Mayor John Tory pitches tax hike to fund transit & housing
Toronto taxpayers may have to dig a little deeper. Average homeowner can expect to pay $43 more per year starting in 2020.
Mayor John Tory says he will go before council later this month with a plan to increase the City Building Fund in the upcoming 2020 budget — initially meant to top out at 2.5% by 2022 — but now expected to peak at 10.5% by 2025.
“By approving an increase in this levy … and extending it over the next five years, we can raise needed funds that will be dedicated to improving our existing transit system and building more affordable housing across our city,” Tory said Wednesday in his keynote address at the Canadian Club.
“Ensuring this is dedicated funding, unlike our general property tax revenue, will protect it through this term and beyond so that it is collected and spent for one purpose and one purpose only — building up and investing in our transit and housing infrastructure.”
The move is expected to raise $6.6 billion, he said.
Pitched by Tory in 2015 and approved by council in 2017, the building levy started at 0.5% and was meant to grow by 0.5% each year until 2022 — on top of both existing and future property tax hikes.
The 2017 average homeowner’s $2,675 tax bill would have gone up $13 as a result of the impact of the levy in its first year. That amount would havegrown to more than $65 by 2022.
Tory said that once he hits homeowners with his increase, they’ll pay an extra $43 per year.
Mayor’s office spokesman Don Peat said funds collected from the levy are specifically earmarked for both affordable housing initiatives and maintaining transit.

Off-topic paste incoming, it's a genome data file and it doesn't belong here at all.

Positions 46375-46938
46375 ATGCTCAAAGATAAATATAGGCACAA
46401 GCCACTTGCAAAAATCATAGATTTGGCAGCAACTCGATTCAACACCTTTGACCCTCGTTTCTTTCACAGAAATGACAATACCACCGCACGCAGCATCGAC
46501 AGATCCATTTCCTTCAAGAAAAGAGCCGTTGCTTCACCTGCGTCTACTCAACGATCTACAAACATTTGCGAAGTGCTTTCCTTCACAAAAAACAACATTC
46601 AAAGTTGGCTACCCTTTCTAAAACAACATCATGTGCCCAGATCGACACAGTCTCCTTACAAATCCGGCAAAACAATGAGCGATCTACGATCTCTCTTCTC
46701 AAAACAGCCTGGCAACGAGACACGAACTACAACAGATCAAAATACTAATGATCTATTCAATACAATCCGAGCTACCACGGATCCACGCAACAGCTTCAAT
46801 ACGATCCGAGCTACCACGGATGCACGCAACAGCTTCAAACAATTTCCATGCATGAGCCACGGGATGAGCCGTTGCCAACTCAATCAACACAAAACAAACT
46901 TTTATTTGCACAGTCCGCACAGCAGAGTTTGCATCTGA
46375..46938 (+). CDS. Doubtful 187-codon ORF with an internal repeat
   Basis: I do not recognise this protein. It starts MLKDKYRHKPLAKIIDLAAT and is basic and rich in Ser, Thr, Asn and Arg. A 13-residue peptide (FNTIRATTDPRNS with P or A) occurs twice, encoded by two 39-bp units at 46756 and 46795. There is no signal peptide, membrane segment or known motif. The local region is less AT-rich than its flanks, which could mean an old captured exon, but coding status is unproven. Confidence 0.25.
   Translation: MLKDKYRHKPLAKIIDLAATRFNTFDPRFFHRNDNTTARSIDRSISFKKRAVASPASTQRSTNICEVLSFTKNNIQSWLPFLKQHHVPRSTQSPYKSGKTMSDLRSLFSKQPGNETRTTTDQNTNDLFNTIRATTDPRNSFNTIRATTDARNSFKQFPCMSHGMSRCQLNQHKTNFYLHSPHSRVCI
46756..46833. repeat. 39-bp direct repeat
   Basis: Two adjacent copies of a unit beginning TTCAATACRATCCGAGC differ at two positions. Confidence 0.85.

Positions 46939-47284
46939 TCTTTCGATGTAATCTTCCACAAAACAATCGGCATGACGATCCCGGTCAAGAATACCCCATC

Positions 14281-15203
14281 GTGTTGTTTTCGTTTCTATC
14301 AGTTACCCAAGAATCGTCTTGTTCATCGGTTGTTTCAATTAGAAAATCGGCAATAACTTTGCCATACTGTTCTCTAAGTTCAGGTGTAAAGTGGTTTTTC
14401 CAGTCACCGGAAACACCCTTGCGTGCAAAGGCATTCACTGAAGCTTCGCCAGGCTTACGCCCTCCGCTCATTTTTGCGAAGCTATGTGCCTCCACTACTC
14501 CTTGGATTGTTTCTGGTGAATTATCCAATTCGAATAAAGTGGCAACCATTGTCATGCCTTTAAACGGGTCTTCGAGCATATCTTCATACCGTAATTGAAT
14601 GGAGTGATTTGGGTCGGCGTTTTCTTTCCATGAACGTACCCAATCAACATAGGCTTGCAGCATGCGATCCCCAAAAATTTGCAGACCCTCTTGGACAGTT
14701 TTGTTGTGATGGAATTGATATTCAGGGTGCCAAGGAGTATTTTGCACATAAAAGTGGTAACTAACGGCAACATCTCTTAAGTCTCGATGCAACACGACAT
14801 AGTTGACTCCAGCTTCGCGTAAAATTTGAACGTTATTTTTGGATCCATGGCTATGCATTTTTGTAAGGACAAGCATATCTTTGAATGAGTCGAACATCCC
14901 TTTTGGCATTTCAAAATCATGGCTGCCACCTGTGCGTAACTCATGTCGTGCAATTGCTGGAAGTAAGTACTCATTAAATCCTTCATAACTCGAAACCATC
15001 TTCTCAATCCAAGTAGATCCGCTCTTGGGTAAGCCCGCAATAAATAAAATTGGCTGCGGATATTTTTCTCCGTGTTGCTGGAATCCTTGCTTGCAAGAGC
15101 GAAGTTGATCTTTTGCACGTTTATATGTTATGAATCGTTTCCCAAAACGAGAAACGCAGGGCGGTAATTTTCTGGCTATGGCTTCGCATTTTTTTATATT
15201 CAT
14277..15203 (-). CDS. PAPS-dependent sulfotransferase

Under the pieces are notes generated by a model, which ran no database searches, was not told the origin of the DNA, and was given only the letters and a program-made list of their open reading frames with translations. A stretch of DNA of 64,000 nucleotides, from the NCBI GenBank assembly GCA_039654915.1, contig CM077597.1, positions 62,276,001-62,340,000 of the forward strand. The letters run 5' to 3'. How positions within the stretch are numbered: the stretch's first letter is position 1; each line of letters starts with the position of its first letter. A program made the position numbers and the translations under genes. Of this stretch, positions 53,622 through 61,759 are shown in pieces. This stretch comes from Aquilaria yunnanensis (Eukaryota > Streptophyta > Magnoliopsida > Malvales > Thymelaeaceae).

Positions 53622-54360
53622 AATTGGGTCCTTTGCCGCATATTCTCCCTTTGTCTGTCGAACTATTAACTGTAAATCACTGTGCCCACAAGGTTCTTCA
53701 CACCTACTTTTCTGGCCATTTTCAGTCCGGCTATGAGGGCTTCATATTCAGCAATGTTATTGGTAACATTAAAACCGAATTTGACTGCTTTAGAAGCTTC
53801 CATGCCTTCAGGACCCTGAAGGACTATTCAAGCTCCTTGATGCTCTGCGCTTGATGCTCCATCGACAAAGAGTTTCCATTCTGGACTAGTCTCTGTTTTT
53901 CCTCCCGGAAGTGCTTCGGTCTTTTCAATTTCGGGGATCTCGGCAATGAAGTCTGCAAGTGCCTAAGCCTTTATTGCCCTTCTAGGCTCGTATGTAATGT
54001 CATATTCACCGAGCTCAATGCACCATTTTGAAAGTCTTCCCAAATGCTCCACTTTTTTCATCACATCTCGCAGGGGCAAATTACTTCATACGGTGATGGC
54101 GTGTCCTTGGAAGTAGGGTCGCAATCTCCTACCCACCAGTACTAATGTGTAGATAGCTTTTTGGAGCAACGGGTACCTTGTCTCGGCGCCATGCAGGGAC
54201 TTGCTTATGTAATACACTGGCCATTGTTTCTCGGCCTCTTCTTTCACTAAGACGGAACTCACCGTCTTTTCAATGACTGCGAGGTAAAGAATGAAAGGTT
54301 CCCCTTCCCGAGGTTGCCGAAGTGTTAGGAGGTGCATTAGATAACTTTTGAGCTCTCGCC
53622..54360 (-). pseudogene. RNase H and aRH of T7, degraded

Money set aside for the TTC would go towards its state-of-good-repair program — which the mayor said Wednesday morning is at $33 billion over the next 15 years, $24 billion just maintain the status quo.
Part of the province’s $30-billion transit plan unveiled earlier this year, Peat said, is the freeing-up of city money initially set aside for system expansion, allowing the TTC to spend that instead on upkeep of the network.
Affordable housing dollars would go towards projects that encourage developers to build attainable housing.
“That would help meet the city’s commitment to its new 10-year housing plan,” Peat said.
The $23.4 billion HousingTO action plan — of which the city plans on contributing $8.5 billion — includes new affordable rental units, assistance for first-time home buyers, and revitalizing existing rental units.
Hikes to the City Building Fund aside, the mayor still intends to enter the 2020 budget season aiming at keeping property tax increases tied to the rate of inflation, Peat said.
By the numbers:
Existing City Building Fund levy: 0.5% in 2017, growing by 0.5% every year until reaching 2.5% by 2022
Proposed change: Increasing levy by 1% in 2020 and 2021, topping out at 10.5% by 2025.
Average homeowner property tax increase: $43 per year
Expected revenue: $6.6 billion